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Machines That Learn: Aesthetics of Adaptive Behaviors in Agent-based Art


Machines That Learn: Aesthetics of Adaptive Behaviors in Agent-based Art

Senécal, Jean-Sébastien (2016) Machines That Learn: Aesthetics of Adaptive Behaviors in Agent-based Art. PhD thesis, Concordia University.

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Since the post-war era, artists have been exploring the use of embodied, artificial agents. This artistic activity runs parallel to research in computer science, in domains such as Cybernetics, Artificial Intelligence and Artificial Life. This thesis offers an account of a particular facet of this broader work — namely, a study of the artistic practice of agent-based, adaptive computational artistic installations that make use of Machine Learning methods. Machine Learning is a sub-field of the computer science area of Artificial Intelligence that employs mathematical models to classify and make predictions based on data or experience rather than on logical rules.

These artworks that integrate Machine Learning into their structures raise a number of important questions: (1) What new forms of aesthetic experience do Machine Learning methods enable or make possible when utilized outside of their intended context, and are instead carried over into artistic works? (2) What characterizes the practice of using adaptive computational methods in agent-based artworks? And finally, (3) what kind of worldview are these works fostering?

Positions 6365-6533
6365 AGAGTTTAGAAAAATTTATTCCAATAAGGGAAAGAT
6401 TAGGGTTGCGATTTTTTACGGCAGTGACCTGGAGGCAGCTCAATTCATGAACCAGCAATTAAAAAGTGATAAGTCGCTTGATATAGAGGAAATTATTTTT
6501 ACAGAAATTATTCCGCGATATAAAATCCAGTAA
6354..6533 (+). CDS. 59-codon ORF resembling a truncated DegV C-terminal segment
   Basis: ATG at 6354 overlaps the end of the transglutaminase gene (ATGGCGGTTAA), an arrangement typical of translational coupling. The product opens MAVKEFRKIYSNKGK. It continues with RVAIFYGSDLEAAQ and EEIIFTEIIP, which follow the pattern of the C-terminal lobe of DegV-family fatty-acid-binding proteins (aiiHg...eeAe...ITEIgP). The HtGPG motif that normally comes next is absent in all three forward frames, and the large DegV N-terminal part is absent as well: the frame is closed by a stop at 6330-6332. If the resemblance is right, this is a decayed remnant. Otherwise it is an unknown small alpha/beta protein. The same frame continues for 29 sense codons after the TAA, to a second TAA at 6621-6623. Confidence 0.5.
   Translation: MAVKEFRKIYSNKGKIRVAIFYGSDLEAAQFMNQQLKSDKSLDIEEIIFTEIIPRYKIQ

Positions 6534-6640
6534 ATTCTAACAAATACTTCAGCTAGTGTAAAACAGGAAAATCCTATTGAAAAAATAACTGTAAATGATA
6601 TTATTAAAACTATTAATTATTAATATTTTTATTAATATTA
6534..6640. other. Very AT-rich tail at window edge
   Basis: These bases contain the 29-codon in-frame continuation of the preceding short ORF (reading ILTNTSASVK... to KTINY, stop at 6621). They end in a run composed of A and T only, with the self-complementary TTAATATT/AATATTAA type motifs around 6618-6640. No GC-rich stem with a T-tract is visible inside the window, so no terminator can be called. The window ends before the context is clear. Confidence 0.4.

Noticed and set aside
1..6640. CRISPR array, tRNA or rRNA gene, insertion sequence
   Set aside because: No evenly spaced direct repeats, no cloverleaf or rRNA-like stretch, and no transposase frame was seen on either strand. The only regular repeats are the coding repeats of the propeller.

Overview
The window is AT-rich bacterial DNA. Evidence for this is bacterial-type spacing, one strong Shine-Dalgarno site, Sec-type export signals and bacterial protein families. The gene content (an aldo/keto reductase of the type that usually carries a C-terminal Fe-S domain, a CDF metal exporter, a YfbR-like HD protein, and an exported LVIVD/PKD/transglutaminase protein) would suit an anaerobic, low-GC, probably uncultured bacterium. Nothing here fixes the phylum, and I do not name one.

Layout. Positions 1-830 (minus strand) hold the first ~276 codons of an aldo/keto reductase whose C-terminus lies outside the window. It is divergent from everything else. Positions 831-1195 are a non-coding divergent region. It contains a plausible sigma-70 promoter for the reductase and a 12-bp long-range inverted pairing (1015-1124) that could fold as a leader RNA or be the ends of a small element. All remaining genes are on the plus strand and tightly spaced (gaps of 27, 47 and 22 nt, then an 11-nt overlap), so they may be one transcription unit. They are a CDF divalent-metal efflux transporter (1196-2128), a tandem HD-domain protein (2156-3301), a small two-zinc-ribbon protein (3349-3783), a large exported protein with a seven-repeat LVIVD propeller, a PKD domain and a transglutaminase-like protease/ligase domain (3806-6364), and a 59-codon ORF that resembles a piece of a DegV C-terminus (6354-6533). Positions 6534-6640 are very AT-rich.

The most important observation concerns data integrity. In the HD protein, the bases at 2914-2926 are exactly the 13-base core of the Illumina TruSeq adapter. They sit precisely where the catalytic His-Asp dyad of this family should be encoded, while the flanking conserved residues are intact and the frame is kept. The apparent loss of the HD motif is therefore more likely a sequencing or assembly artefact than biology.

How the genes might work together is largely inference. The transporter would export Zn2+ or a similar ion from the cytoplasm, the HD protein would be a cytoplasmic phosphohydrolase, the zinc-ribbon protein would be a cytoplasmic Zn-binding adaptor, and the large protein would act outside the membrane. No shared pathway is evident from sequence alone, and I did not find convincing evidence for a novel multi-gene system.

To address these questions, I examine the history of Machine Learning in both art and science, illustrating how artists and engineers alike have made use of these methods historically. I also analyze the defining scientific characteristics of Machine Learning through a practitioner’s lens, concretely articulating how properties of Machine Learning interplay in media artworks that behave and evolve in real time. I later develop a framework for understanding machine behaviors based on the morphological aspects of the temporal unfolding of agent behaviors as a tool for comprehending both adaptive and non-adaptive behaviors in works of art. Finally, I expose how adaptive technologies suggest a new worldview for art that accounts for the performative engagement of agents adapting to one another, which implies a certain way of losing control in the face of the indeterminacy and the unintelligibility of alien agencies and their behaviors.

Divisions:Concordia University > Faculty of Arts and Science > Humanities: Interdisciplinary Studies
Item Type:Thesis (PhD)
Authors:Senécal, Jean-Sébastien
Institution:Concordia University
Degree Name:Ph. D.
Date:September 2016
Thesis Supervisor(s):Salter, Christopher
Keywords:Adaptive Systems, Aesthetics of Behavior, Agent-based Art, Artificial Intelligence, Artificial Life, Cybernetics, Machine Learning, Media Art, Science and Technology Studies
ID Code:981857
Deposited On:09 Nov 2016 17:04
Last Modified:18 Jan 2018 17:53
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